2018 Sermons


The Healing of Thomas

April 15, 2018 - by Fr. Antony Hughes
Thomas was deeply wounded by the crucifixion, just as were all the disciples. His questions and doubts arose from feelings of fear, loss and confusion. The parts of him that rose to protect and manage these intense feelings were no doubt on double-duty. His response made perfect sense! We do a grave injustice to Thomas when we fail to acknowledge this.

Palm Sunday: Jesus for the First Time

April 01, 2018 - by Fr. Antony Hughes
There were two processions occurring on Palm Sunday in Jerusalem: the Lord’s entry in humility and lowliness on a donkey, a sign of peace, surrounded by a crowd of peasants and outcasts. The other procession was of military might and imperial authority.

Who Might We Become if We Walk in the Steps of Christ?

March 31, 2018 - by Teva Regule
Today we commemorate the Raising of Lazarus of Bethany, which is celebrated in conjunction with the Entry of Jesus into Jerusalem as a short festal interlude between Lent and Holy Week. Today we are invited to walk to Bethany, tomorrow to Jerusalem. Who might we become if we walk in these steps?"

On the Feast of the Annunciation

March 25, 2018 - by Anna Higgins
So much depends on Mary saying 'Yes' to the angel. This is the fulcrum around which our whole lives are based. This is the moment when she goes from being Mary to being the Theotokos.

On the Icon of the Dormition

March 18, 2018 - by Sarah Byrne-Martelli
Dormition, at its core, is a feast of resurrection. It has clear echoes of Christ’s death, with the three days in the tomb, and the miraculously empty grave. It prefigures our Resurrection through Christ who has trampled down death by death.

On the Icon of the Entry of the Theotokos to the Temple

March 11, 2018 - by Claire Koen
In Mary's entrance into the Temple, humankind is welcomed and affirmed, not through proving themselves worthy, but simply through the recognition, and affirmation of their genuine goodness and potential to cooperate with God in the bringing about of God's reign.

On the Icon of the Nativity of the Theotokos

March 04, 2018 - by Melissa Nassiff
The birth of the Theotokos begins the process of changing this destiny of our separation from God. And Her Son, Jesus Christ, would complete it. In His love for us, God would send His Son, born of Mary, to reverse the permanence of death and give us eternal life.

On the Sunday of Forgiveness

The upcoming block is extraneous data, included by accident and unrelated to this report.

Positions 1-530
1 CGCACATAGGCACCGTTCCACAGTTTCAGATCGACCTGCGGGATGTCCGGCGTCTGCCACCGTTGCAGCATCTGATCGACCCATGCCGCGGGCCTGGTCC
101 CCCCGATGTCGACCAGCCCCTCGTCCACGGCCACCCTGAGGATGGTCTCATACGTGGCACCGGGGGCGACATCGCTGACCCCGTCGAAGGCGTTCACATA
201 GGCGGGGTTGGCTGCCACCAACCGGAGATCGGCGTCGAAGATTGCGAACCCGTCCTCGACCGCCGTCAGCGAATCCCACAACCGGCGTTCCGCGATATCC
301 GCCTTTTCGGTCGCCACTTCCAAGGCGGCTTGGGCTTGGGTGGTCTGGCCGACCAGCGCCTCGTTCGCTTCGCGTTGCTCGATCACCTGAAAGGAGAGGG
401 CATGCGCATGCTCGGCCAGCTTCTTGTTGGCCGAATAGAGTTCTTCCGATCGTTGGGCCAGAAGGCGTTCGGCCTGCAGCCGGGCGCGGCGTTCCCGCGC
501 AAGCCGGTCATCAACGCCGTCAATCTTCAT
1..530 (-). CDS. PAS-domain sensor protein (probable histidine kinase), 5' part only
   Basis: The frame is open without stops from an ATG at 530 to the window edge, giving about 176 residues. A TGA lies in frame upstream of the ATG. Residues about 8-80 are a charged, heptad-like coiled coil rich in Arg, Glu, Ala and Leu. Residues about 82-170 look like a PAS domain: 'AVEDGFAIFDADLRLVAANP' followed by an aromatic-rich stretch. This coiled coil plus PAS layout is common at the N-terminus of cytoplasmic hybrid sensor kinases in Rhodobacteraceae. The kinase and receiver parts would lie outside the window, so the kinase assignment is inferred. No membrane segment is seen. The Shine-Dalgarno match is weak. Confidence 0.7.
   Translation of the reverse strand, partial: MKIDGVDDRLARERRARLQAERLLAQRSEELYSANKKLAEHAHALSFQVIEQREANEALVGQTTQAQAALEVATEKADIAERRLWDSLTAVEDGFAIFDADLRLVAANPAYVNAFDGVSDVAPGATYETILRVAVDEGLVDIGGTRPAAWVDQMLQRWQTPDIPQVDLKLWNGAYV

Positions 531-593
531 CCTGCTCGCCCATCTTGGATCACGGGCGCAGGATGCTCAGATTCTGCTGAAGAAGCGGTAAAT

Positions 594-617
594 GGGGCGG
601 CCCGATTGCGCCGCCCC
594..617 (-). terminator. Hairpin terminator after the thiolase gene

February 18, 2018 - by Fr. Antony Hughes
It is not our choice whether to be saved or not. It is done. It is finished. However, it is our choice whether or not we will choose to come to a knowledge of the truth. In other words, whether or not we will dive deliberately into the experience of what it means to be loved, forgiven, and saved and that comes only through an internal pilgrimage. Lent is a quiet time, a much slower time than is normal for most people. If we choose to acknowledge it, everything that happens directs us to look deeper and to live more deliberately and consciously.

Living in the Present: An Orthodox Perspective

February 10, 2018 - by Fr. Antony Hughes
We are in the midst of a kind of awakening. The sciences, including neuroscience and the quantum sciences, have discovered that there is mystery at the core of the universe. Psychology is being revolutionized by the discovery of the benefits of mindfulness practice in religious people, including prayer and meditation. Even the Orthodox practice called hesychasm is being studied. Classically, our words for the now ubiquitous term 'mindfulness' are 'watchfulness and vigilance,' and nepsis. They mean the same thing and I tend to use them interchangeably. It is wonderful that religion, science, and psychology suddenly are no longer always at war. Metropolitan Zizioulas, I believe, said that religion and science are not at odds with each other at all, they 'coinhere.' I think he is right. This has been an object of interest and research for me for over 20 years.

Welcome to the New World

January 21, 2018 - by Fr. Antony Hughes
Zaccheus lived in a world of his own dominated by fear and greed, by hatred and suspicion. He lied and cheated to survive and to prosper at the expense of others. He was hated and despised by his neighbors and he returned the favor. He must have despised himself as well, for only those who do mistreat others. If we do not love ourselves, our true, godly, beautiful self, then we cannot love God or neighbor.

Believing is Seeing

January 14, 2018 - by Sarah Byrne-Martelli
When our eyes are closed, we miss what is right in front of us. When we look elsewhere, with envy or greed or mindless distraction, we miss what is right in front of us. We stare into space, we are scattered, we suffer and blindly fall into sin. Is this how God calls us to live?

The Life and Work of Saint Maria Skobtsova

January 01, 1970 - by Teva Regule
As Christians, we are called to shine forth the Light of Christ in our own lives, illuminating the whole world with the love and compassion of our Lord. The Church gives us models to help guide us in this endeavor—the saints. They are human beings, recognized by the Church as witnesses to the Light of Christ in the world. This week, on July 20, we remember a modern saint—St. Maria of Paris (and those canonized with her)—to whom I would now like to draw our attention.

On the Blessing of the Water

January 01, 1970 - by His Grace Bishop John
Jesus is called the lamb of God. This shows us that His incarnation and passion and suffering and death are all voluntary. He was willing because of His love for us, understanding how terrible it is that we are separated from God, to sacrifice himself so that he could share his very life with us. During the Orthros of Epiphany, we hear in the Synaxarion reading that we use our senses in this revelation of God, this Theophany.